Dr. Nashaat Gerges receives Investigator Award from Alzheimer’s Association of Southeastern Wisconsin
Nov., 08, 2012 College News - Nashaat Gerges, PhD, Associate Professor of Cell Biology, Neurobiology and Anatomy at the Medical College of Wisconsin, will receive the Investigator Award at the 29th annual meeting of the Alzheimer’s Association, Southeastern Wisconsin Chapter, on Monday, Nov. 12.
Dr. Gerges is being honored by the chapter as a local investigator for his study of the role of retinoic acid in Alzheimer's disease. Brain cells communicate with one another through tiny channels called synapses. In early Alzheimer's disease, damage to these synapses is associated with cognitive decline, especially learning and memory deficits. Yet the exact biological mechanisms underlying this synaptic damage are unclear.
Dr. Gerges and his colleagues have observed that retinoic acid, a key compound in vitamin A, may work together with a protein called neurogranin to promote healthy synaptic function. In Alzheimer's disease, however, the transportation of neurogranin to neuronal synapses becomes decreased, possibly reducing the ability of both neurogranin and retinoic acid to maintain synaptic health.
For this study, Dr. Gerges and colleagues intend to clarify how neurogranin assists retinoic acid in regulating synaptic activity. Part of their effort will involve assessing how the two compounds may work together to improve synaptic health and cognitive function in models of Alzheimer's disease. Such work could lead to a better understanding of the mechanisms underlying cognitive decline in Alzheimer's. It could also help promote the development of therapies for preventing the disease or slowing its progression.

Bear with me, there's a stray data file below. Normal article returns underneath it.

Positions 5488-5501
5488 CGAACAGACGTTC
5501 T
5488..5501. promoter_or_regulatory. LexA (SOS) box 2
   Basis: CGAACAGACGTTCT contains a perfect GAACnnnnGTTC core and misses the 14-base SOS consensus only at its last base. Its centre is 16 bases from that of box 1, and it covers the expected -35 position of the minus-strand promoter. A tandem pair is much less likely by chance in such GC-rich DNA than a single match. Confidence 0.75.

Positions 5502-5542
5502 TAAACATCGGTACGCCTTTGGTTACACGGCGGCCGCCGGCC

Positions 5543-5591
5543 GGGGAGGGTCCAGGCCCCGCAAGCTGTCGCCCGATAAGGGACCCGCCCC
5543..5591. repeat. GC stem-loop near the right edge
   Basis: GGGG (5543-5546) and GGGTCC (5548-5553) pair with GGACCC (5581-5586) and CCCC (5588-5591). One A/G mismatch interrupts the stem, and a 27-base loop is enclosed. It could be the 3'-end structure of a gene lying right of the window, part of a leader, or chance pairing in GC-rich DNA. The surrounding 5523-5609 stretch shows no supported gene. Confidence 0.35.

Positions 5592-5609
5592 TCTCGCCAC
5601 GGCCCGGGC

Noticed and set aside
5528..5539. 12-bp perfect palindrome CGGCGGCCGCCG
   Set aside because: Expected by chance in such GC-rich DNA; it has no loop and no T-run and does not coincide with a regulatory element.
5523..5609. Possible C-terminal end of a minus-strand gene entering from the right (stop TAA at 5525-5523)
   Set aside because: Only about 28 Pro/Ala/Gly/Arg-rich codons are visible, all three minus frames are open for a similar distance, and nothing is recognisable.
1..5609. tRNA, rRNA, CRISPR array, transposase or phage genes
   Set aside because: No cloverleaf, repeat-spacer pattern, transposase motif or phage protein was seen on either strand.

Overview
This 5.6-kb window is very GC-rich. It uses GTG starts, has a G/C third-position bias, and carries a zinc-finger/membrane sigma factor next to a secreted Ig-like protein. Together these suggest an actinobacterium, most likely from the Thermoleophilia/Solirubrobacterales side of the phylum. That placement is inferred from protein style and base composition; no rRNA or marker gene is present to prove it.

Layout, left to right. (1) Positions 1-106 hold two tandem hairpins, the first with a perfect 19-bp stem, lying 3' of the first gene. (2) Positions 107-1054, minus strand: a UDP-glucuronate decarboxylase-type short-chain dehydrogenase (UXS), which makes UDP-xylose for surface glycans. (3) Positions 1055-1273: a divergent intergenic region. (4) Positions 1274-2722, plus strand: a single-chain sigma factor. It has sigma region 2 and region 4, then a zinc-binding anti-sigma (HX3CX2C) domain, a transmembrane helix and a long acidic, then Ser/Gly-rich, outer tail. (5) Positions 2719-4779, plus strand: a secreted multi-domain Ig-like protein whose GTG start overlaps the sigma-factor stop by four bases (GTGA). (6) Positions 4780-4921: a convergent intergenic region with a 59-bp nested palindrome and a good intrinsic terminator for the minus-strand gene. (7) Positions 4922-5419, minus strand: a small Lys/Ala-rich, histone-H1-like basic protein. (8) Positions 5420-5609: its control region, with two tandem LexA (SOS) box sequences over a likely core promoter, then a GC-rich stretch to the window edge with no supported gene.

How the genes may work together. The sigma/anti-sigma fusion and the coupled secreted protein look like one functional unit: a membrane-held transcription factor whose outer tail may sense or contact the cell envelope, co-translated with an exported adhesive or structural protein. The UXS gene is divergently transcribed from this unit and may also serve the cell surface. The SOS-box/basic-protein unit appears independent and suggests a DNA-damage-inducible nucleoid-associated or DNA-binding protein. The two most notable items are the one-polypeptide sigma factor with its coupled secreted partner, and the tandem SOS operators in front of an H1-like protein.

In the fall of 2011, Dr. Gerges was awarded a New Investigator Research Grant from the Alzheimer’s Association International Grants Program, receiving $100,000 over two years to study the molecular mechanisms by which retinoic acid exerts its function in the brain. Since awarding its first grants in 1982, the Alzheimer’s Association has become the largest private, nonprofit funder of Alzheimer research, awarding more than $300 million to 2,100 scientific investigations around the world.
Alzheimer’s is the sixth-leading cause of death in the United States. It kills more Americans than diabetes, and more than breast cancer and prostate cancer combined. An estimated 5.4 million Americans are living with Alzheimer’s disease according to the Association’s 2012 Alzheimer’s disease Facts and Figures report.